|Founded in 1996 as one of the country's
few all-girl public schools, Young Women's Leadership School has quickly
gained a reputation as a no-nonsense bastion of academically challenging
college prep for girls who believe they can do better without the distraction
and competition of having boys in their classes.
Occupying three floors of an office building on 106th Street between
Lexington and Park Avenues, the school's classrooms have framed art prints
on the walls, cozy sofas, and tables instead of desks, with commanding
views of Central Park. As a small school, the course offerings are limited.
Sports consist of badminton games in the all-purpose room.
Girls wear uniforms -- plaid skirts or navy trousers with blue blazers.
You hear a lot of Excuse me's from girls in the halls. "They are
treated with respect, and they are respectful in return," says Ana Torres,
vice-president of the PTA, whose granddaughter attends.
But there's a relaxed feel to the school as well. Girls call teachers
by their first names (except for the Japanese teacher -- because in Japan,
only family names are used). Instead of in a noisy cafeteria, girls eat
lunch in a place they call their "dining room" -- with round tables ideal
Classes offer an unusual degree of discussion and debate, with a strong
emphasis on writing. Some have a feminist twist. In an eleventh-grade
humanities class, girls studying Enlightenment philosophers read an excerpt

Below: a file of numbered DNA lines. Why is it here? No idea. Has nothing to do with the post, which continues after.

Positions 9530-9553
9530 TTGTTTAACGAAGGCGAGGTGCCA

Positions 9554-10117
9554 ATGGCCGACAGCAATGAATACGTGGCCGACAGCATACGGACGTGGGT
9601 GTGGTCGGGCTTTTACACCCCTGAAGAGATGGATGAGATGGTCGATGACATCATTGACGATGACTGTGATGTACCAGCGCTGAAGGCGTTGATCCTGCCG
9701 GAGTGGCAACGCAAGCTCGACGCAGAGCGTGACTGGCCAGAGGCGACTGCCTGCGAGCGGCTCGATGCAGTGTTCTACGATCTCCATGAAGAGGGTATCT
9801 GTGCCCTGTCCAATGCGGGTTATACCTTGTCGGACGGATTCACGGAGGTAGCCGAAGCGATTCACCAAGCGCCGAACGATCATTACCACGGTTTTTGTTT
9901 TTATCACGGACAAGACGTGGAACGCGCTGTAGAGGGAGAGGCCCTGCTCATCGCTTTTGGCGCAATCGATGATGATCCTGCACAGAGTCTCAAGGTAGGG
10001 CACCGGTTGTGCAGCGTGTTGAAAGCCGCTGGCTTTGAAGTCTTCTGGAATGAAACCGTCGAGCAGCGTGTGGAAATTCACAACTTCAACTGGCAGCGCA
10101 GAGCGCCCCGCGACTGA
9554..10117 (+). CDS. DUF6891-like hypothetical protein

from Mary Wollstonecraft's A Vindication of the Rights of Women.
For homework, they had to create an imaginary dialogue between Jean-Jacques
Rousseau and Wollstonecraft on the role of women in society.
The school is the brainchild of Ann Rubenstein Tisch, a journalist who
believes that single-sex education is an important way to counter what
researchers see as a crisis of confidence that strikes young adolescent
girls. "It seems to be where the unraveling begins, right out of elementary
school," says Tisch.
How hard is it to get in? Priority is given to students in District
4 (Harlem and East Harlem). There are a few openings for students entering
in ninth grade. Students who want to be considered for admission must
list the school as their first choice.
Downsides: The school's greatest draw -- no boys -- is also its
greatest drawback. Staff turnover is also a problem.
Guidance and college counseling: A full-time college counselor
meets weekly with each girl starting in her junior year. The counselor
takes the girls on overnight trips to visit colleges, including Yale,
Smith, and Connecticut College